There were a whole lot of things that I did not like and which concerned me in the bigger picture about the Flyers' performance in 2020-21. First of all, virtually every vital underlying area that significantly improved last season reverted back to what was displayed in 2018-19 (and some were below even that bar from a non-playoff season). Some players had good individual seasons on the whole, but no one had a truly stellar campaign. Others went backwards, especially players whom the organization was counting upon to assist in setting the pace this season and take over leading the marathon in the long-term.
There were too many non-competitive blowout losses this season. Too many nights where the Flyers found themselves chasing the game because of poor starts and multi-goal deficits; Philadelphia even won a handful of those games and not infrequently made latter-game comeback bids that either fell a goal short (or a goal plus an empty netter) or resulted in battling all the way back to tie only to fall back into yet another deficit.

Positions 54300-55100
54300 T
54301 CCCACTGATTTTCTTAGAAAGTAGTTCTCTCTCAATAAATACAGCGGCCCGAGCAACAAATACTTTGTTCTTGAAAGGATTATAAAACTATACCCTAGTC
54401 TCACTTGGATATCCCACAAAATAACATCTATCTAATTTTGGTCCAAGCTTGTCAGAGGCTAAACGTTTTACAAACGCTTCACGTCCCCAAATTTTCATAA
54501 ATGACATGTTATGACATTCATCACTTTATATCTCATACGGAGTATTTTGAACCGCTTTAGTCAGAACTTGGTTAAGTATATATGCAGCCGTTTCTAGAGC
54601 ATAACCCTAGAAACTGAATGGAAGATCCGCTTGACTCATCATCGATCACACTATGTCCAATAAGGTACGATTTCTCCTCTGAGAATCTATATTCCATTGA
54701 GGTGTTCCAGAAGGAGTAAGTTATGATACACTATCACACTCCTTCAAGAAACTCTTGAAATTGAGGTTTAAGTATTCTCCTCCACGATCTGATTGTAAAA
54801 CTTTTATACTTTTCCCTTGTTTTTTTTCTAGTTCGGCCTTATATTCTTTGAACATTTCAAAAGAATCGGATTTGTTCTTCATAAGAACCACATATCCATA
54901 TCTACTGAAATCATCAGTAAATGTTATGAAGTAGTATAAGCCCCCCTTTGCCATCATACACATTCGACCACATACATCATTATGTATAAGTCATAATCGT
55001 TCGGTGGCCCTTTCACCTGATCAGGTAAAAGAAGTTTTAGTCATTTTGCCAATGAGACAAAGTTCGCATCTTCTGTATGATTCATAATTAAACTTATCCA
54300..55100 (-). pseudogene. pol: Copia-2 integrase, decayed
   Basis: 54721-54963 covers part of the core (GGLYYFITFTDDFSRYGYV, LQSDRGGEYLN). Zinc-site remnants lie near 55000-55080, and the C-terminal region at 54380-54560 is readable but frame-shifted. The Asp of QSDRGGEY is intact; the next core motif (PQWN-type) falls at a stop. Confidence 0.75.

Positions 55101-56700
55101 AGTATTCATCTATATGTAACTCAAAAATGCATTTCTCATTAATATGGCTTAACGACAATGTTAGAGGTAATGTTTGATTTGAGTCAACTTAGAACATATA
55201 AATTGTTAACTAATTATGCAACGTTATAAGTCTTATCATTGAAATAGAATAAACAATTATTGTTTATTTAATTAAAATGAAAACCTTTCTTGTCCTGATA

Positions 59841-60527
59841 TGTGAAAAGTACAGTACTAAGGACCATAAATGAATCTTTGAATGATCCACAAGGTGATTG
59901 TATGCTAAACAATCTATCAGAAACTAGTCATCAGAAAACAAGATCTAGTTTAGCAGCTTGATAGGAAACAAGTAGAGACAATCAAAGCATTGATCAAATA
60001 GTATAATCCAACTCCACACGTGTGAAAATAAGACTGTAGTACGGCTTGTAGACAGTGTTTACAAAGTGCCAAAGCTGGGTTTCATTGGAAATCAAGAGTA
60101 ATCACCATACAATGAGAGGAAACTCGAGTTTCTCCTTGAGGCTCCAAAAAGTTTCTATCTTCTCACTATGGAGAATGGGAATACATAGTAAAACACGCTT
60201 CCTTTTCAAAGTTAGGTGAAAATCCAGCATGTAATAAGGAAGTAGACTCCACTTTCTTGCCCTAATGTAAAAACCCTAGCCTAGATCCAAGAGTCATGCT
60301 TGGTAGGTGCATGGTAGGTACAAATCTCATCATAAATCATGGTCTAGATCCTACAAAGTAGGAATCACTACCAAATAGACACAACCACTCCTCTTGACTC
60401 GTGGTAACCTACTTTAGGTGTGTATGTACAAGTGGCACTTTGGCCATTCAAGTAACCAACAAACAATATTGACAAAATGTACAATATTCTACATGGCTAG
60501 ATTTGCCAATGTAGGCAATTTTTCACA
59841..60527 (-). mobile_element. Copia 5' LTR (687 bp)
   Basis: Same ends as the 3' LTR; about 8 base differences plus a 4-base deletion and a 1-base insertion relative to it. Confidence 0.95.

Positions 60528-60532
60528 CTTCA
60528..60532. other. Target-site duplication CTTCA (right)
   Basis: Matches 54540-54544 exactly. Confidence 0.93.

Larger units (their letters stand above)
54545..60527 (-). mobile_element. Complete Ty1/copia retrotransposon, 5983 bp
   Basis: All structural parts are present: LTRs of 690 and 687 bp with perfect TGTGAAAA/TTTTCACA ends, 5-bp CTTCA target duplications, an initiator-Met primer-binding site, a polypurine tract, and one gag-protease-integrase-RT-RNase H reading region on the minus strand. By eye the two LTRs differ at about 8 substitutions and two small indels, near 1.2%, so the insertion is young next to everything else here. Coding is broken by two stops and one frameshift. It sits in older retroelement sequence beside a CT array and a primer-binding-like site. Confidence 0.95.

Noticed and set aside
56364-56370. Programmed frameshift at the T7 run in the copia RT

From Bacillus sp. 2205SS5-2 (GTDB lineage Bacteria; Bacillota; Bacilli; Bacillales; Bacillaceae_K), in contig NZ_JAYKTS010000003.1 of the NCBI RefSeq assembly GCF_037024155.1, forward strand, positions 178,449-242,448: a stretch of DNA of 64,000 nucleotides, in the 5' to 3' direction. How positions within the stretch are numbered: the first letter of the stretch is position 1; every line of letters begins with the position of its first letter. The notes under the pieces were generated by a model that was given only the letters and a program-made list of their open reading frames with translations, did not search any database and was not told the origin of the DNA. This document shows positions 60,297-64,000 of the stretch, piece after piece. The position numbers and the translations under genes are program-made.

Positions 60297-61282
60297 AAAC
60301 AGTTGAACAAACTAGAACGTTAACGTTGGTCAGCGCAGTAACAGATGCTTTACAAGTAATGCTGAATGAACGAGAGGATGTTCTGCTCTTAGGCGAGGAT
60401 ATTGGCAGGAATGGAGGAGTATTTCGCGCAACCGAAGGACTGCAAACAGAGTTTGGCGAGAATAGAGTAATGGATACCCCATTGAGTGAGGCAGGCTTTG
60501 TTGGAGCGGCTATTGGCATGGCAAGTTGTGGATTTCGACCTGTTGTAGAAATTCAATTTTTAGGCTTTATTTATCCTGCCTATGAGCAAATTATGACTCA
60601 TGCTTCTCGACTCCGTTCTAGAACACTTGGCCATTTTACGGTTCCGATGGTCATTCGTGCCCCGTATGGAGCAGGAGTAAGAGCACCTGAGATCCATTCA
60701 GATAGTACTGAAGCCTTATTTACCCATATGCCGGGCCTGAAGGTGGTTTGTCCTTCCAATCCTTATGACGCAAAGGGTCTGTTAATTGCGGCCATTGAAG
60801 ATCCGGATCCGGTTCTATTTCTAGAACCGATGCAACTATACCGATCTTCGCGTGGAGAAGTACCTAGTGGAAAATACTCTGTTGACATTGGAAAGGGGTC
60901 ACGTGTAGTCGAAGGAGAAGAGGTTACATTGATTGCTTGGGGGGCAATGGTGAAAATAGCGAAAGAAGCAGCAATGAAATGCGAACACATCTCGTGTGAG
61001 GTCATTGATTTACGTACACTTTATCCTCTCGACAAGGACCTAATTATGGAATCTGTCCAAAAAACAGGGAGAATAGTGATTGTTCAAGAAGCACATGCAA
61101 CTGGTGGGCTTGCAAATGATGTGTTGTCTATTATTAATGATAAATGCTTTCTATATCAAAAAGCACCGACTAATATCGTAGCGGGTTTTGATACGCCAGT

There were far too many times when the Flyers scored a goal only to quickly give on up in the next shift or two. Even worse, the team -- right up through the 4-2 win in the finale -- yielded an opposing goal and, rather than regrouping to at least stabilize the game if they couldn't make an immediate push-back, yielding another goal within two minutes of the first.
The team defense, both in terms of blueline play and in the broader picture of playing as five-man units, was abysmal overall. The goalie play started out fine despite so-so stats but then it crashed and burned in its own right, especially in March.
In terms of special teams, the penalty kill was never able to get in synch. There were brief signs of hope that lasted about 2-3 games but things rapidly and inevitably went south again. The PK had been such a major area of improvement a season ago; in the top 10 for much of the season and finishing at 11th. This year, it was awful.